The Malta-flagged tanker Seadelta, which was due to load 781,000 barrels of crude oil from storage tanks at Libya’s port of Ras Lanuf, has been withdrawn to a safe distance offshore after a fresh outbreak of fighting near the port, according to the country’s National Oil Corporation (NOC).
NOC chairman Mustafa Sanalla said that the move was made as a precautionary measure and the board were in a meeting with the heads of operating companies in oil crescent area.
“We understand the port of Ras Lanuf itself has not been affected by the fighting so far, though the situation is in flux,” Sanalla added.
The crude oil cargo, which was expected to continue today, is due to be transported aboard the 113,000 dwt tanker to Italy.
Additionally, NOC said a crude oil storage tank at Es Sidra oil terminal, which was previously damaged as a result of conflicts, was set on fire during fighting yesterday morning. The fire was extinguished later during the day, and Sanalla said that they “hope to resume normal operations at all oil ports in the Oil Crescent” today.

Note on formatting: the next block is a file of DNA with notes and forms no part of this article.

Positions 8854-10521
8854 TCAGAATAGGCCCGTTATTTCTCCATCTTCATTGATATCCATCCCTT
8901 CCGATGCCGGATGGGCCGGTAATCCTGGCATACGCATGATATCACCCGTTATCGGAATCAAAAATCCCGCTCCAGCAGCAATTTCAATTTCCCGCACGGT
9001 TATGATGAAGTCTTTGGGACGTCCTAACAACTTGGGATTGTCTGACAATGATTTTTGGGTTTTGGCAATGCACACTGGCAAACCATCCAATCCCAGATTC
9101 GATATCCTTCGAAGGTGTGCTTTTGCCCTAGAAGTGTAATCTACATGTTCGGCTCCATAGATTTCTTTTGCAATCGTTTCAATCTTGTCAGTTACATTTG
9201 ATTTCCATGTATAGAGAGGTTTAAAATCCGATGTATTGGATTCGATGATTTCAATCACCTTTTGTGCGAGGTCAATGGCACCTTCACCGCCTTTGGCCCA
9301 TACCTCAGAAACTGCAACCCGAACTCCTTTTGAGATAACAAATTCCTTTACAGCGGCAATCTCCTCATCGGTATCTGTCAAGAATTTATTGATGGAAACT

Furthermore, NOC called for the immediate reopening of the pipelines in Rayayina which connect the Sharara and El Feel oil fields in southwestern Libya with the Zawia refinery and Mellitah complex in the west of Tripoli.
The financial loss to the country as a result of the stoppages, which started in November 2014 and April 2015, respectively, was estimated to be over USD 27 billion.
NOC said that it could increase production from the two fields by 250,000 b/d within the end of the year, and by 365,000 b/d by the middle of next year if the pipelines were opened.
“We can have oil production back up to 600,000 b/d within a month, 900,000 b/d by the end of the year, and 1.2 million b/d within twelve months,” said Sanalla.
World Maritime News Staff